Will My Throat Cancer Spread?

Throat cancers with matted lymph nodes more likely to metastasize

/ Author:  / Reviewed by: Joseph V. Madia, MD

(RxWiki News) One of the biggest fears a cancer patient faces is spread of the disease. Metastasis is never a good thing, but it's usually hard to predict which cancers will travel. Researchers are solving this mystery in throat cancer.

Throat cancer patients who have lymph nodes that are "matted" or connected together are more likely to see the disease spread to other parts of their body.

"Ask your oncologist about ways to predict your disease course."

In a recent study, University of Michigan Health System researchers have found that the lymph nodes can be good indicators of a common form of throat cancer metastasis.

Senior study author, Douglas B. Chepeha, M.D., M.S.P.H., an associate professor of otolaryngology head and neck surgery at the U-M Medical School, said "Our findings may help doctors identify patients who are at higher risk for having their cancer metastasize and who would benefit from additional systemic therapy.

"Conversely, some patients without matted nodes may benefit from a reduction of the current standard treatment, which would cut down on uncomfortable side effects," Dr. Chepeha went on to explain in a press release describing the research.

For the study, investigators followed 78 patients diagnosed with stage III or IV squamous cell carcinoma of the oropharynx. These individuals were participating in a clinical trial testing the effectiveness of two cancer drugs in combination with radiation therapy.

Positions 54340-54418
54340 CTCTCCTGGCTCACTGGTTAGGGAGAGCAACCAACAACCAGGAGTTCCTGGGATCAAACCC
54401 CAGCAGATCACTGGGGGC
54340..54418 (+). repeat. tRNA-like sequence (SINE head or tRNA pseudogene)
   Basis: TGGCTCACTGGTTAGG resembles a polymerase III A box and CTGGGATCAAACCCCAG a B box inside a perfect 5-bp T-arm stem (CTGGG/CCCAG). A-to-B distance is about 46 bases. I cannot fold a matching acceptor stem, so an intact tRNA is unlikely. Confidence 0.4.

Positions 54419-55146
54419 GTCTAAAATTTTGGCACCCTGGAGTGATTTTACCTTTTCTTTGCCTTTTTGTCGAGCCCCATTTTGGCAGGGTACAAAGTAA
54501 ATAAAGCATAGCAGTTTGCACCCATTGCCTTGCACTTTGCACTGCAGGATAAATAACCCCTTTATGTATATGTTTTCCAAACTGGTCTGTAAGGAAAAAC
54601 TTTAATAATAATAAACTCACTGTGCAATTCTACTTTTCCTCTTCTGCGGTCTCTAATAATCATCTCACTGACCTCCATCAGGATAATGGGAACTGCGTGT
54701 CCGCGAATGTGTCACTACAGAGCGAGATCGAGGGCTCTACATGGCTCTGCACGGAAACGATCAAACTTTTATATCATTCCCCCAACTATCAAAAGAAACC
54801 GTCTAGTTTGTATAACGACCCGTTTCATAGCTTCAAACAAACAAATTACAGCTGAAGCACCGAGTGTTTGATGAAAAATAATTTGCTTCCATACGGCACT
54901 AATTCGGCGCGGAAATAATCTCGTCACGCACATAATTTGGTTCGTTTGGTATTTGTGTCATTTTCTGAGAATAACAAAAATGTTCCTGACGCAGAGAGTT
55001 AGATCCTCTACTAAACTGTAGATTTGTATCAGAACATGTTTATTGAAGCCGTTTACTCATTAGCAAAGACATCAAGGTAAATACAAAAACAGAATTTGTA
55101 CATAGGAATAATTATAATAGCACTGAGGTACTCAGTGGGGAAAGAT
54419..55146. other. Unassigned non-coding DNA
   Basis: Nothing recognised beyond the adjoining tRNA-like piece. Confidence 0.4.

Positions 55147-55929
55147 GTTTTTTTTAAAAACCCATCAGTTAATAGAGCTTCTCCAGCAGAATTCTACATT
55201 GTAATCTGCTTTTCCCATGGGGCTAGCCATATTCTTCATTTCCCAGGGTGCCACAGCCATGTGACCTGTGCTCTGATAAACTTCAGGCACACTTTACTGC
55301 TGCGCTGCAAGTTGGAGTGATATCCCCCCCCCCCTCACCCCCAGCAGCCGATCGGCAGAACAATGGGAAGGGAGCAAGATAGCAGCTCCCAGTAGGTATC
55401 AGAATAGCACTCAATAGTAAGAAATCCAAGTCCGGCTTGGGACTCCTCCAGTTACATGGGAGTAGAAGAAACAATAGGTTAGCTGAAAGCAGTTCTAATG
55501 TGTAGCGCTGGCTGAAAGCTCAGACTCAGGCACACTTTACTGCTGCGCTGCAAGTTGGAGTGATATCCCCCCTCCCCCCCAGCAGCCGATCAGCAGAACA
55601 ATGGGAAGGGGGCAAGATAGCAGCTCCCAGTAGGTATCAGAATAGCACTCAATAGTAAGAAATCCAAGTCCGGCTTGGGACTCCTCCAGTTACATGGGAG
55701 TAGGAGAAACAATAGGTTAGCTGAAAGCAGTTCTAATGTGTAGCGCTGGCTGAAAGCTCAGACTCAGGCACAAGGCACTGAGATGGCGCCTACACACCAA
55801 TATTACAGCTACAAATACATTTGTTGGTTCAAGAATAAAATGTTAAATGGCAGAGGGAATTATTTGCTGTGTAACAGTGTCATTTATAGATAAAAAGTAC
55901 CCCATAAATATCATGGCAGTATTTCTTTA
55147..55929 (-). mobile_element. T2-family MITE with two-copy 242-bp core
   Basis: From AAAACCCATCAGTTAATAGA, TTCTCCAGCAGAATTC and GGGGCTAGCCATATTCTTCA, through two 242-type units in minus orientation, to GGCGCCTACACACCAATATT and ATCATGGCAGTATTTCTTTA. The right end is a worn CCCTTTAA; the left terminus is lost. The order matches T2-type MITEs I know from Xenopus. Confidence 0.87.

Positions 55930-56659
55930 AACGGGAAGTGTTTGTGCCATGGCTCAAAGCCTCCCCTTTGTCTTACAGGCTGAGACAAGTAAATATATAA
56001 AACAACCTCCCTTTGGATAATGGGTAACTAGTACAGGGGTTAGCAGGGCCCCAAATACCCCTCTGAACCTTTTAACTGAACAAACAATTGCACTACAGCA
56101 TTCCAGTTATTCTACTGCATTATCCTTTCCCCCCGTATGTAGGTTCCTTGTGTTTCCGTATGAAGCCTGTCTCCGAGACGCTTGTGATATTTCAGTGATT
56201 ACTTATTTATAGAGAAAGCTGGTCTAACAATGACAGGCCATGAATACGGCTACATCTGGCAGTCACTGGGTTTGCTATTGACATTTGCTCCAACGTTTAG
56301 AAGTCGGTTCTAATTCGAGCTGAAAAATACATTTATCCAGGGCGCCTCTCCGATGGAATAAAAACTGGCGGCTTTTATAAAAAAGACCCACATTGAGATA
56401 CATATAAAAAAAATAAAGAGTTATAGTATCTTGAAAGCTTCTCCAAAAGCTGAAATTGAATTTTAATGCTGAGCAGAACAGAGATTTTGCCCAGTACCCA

A total of 16 patients had matted nodes. These patients did not live as long as those who didn't have the connected nodes.

This indicator was not affected by other known risk factors that can predict the course of throat cancer, including a person's smoking (tobacco and marijuana), alcohol consumption and human papillomavirus (HPV) infection.

Dr. Chepeha and colleagues discovered that matted lymph nodes were particularly strong predictors for those who are HPV-positive, despite the fact that these patients generally fare better than people who don't have the HPV infection.

The best outcomes are seen in non-smokers who are HPV-positive.

Lead author Matthew E. Spector, M.D., a head and neck surgery resident at U-M who won a national award from the American Head and Neck Society for this work. says it's not clear why lymph nodes are predictive.

"It is possible that there are biological and molecular differences in these types of tumors, which can be explored in future research,"  Dr. Spector said.

This research was published online January 13, 2012 ahead of the print edition of the journal Head & Neck.

Funding from the Specialized Program of Research Excellence (SPORE) in Head and Neck Cancer grant from the National Cancer Institute supported this research.

Reviewed by: 
Review Date: 
January 16, 2012
Last Updated:
January 17, 2012